Melbourne-based Divide And Dissolve (Takiaya Reed – saxophone, guitar, live effects, and Sylvie Nehill – drums, live effects) showcase a sonic framework that’s not been heard from Australian shores in quite some time.
Mixing anxious neo-classical elements with splintering spells of noise-rock, these aggressive textures have been largely dormant in this part of the world over the last decade or so.
Divide And Dissolve have picked up the slack, though, dispensing these esoteric slabs of noise since their debut album, 2017’s Basic. With Gas Lit, the duo’s third album, they reaffirm that unbridled aggression in what is arguably their heaviest offering yet.
Reed (of Chereokee descent) and Nehill (of Māori descent) draw inspiration from their Indigeneity and their ancestors and with the themes of decolonisation and white supremacy, the nucleolus of Gas Lit is set.
In the lead-up to Gas Lit, the band spoke of their ideas, stating, “Sometimes we don’t need to talk in order for others to understand what’s going on. We are also communicating with our ancestors through the music. Our ancestors help us to communicate with each other on a deeper level as well. This deep connection is able to be achieved without words.”
With fuel to burn, on Gas Lit, Divide And Dissolve creates a tapestry that contains bowel-twitching noise, rumbling feedback and hostile saxophone. They’ve bastardised the notion of classical composition through the grimy corridors of punk.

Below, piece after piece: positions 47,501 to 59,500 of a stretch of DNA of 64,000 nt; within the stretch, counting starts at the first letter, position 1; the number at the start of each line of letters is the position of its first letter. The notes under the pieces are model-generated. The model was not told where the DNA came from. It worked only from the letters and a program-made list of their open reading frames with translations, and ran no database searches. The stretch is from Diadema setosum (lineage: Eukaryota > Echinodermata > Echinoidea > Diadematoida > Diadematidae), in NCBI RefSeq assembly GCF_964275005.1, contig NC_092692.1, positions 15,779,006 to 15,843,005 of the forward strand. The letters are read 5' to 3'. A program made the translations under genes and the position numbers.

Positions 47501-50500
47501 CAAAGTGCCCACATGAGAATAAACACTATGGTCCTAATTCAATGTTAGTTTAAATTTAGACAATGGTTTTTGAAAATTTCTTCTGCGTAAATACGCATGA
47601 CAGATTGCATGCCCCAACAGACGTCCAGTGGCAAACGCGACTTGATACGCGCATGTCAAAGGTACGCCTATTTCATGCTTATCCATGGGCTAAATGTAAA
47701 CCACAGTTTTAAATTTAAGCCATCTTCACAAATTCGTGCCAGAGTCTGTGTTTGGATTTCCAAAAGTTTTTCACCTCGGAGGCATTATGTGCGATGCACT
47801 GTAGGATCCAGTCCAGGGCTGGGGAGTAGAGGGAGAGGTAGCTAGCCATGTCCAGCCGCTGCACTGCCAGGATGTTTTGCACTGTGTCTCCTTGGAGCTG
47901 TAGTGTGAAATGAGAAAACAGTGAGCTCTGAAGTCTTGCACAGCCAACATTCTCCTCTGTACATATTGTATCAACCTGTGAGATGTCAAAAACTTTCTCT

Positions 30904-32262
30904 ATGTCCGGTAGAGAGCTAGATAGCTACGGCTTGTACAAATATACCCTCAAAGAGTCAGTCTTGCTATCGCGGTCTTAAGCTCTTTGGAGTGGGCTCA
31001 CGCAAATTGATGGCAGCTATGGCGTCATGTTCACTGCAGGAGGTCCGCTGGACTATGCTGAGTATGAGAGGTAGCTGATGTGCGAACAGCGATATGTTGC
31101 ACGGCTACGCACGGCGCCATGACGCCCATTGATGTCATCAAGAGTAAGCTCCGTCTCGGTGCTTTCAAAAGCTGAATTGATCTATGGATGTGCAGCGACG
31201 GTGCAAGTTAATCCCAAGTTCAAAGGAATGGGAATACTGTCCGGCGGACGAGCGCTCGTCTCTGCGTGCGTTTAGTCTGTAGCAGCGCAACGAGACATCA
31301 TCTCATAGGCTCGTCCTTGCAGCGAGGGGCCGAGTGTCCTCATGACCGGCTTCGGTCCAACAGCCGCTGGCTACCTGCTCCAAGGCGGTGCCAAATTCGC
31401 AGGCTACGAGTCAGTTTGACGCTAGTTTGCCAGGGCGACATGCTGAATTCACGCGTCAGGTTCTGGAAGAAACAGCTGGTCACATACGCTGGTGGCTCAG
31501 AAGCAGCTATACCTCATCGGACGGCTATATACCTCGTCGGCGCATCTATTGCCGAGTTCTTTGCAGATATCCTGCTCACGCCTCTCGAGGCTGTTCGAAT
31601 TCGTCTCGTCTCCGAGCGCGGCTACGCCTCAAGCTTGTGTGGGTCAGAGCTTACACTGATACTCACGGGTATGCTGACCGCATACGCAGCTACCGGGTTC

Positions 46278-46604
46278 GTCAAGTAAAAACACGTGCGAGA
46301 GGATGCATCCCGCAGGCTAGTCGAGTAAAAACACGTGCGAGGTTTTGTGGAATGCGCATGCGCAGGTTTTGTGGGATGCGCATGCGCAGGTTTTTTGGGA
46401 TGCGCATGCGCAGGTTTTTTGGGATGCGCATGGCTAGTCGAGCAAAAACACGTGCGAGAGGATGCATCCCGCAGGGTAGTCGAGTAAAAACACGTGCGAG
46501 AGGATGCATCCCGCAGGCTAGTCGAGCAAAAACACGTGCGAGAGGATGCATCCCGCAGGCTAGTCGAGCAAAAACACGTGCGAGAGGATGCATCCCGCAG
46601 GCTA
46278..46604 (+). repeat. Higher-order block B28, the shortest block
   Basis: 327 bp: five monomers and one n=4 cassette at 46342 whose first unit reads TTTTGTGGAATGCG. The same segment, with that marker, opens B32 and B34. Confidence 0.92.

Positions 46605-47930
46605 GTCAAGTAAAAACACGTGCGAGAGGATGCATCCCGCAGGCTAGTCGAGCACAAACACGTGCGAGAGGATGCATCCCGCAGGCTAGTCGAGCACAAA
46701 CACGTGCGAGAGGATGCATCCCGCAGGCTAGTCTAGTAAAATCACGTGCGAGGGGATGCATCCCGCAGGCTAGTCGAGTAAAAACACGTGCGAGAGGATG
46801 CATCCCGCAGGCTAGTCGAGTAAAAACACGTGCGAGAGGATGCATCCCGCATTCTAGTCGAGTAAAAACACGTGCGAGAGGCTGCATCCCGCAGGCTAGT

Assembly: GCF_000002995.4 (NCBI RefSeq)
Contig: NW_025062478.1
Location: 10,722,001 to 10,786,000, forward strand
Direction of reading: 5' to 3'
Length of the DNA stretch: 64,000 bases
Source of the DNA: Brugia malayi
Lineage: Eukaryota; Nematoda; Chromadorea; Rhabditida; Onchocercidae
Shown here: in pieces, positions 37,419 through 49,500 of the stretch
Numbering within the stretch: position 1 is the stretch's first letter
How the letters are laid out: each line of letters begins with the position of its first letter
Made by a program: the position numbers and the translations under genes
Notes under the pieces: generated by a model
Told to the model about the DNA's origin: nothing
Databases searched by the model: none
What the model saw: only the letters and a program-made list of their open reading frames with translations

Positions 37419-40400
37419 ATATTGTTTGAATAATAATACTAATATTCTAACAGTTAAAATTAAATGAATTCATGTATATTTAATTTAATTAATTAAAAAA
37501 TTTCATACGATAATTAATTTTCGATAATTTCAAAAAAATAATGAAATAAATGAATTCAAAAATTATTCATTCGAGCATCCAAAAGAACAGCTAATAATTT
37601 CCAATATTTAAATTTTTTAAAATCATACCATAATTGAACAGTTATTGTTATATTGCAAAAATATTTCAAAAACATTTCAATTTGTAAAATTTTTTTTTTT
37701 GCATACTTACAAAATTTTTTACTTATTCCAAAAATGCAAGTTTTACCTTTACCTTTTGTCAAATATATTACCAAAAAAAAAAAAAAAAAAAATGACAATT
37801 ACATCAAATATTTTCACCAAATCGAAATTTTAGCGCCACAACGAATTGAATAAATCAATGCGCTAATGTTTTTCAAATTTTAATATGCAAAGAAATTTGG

Produced by Unknown Mortal Orchestra‘s Ruban Neilson, Gas Lit starts with Oblique, providing the listener with a good idea of what’s to follow. Reed‘s discordant saxophone and Nehill‘s aggro drum assault begins this journey through a labyrinth of uncertainty for the next half-and-hour.
While largely instrumental, the duo welcome Minori Sanchez-Fung who guests on Did You Have Something To Do With It – a stirring spoken-word piece that ties together Gas Lit.
The minimal classical shifts during Mental Gymnastics and We Are Really Worried About You both provide a nice contrast to the likes of Prove It, Denial and Far From Ideal. Songs that are drenched in low-end distortion, leaning on the origins of ’80s noise-rock.
Gas Lit is the kind of record that needs to be consumed as just that. No snippets, no dipping in and out. To understand its true urgency, it’s a front-to-back concern in every sense. Each composition bleeds into the next, forming a collage of jarring, restless uproar.
While the likes of Godspeed You! Black Emperor have alluded to similar themes in the past, it’s not really the point to compare and dissect. We need more music like this that asks the hard questions and with Gas Lit, Divide And Dissolve project a bleak, burning intensity in what is their finest offering yet.
Gas Lit is out now via Invada Records. Purchase from Bandcamp.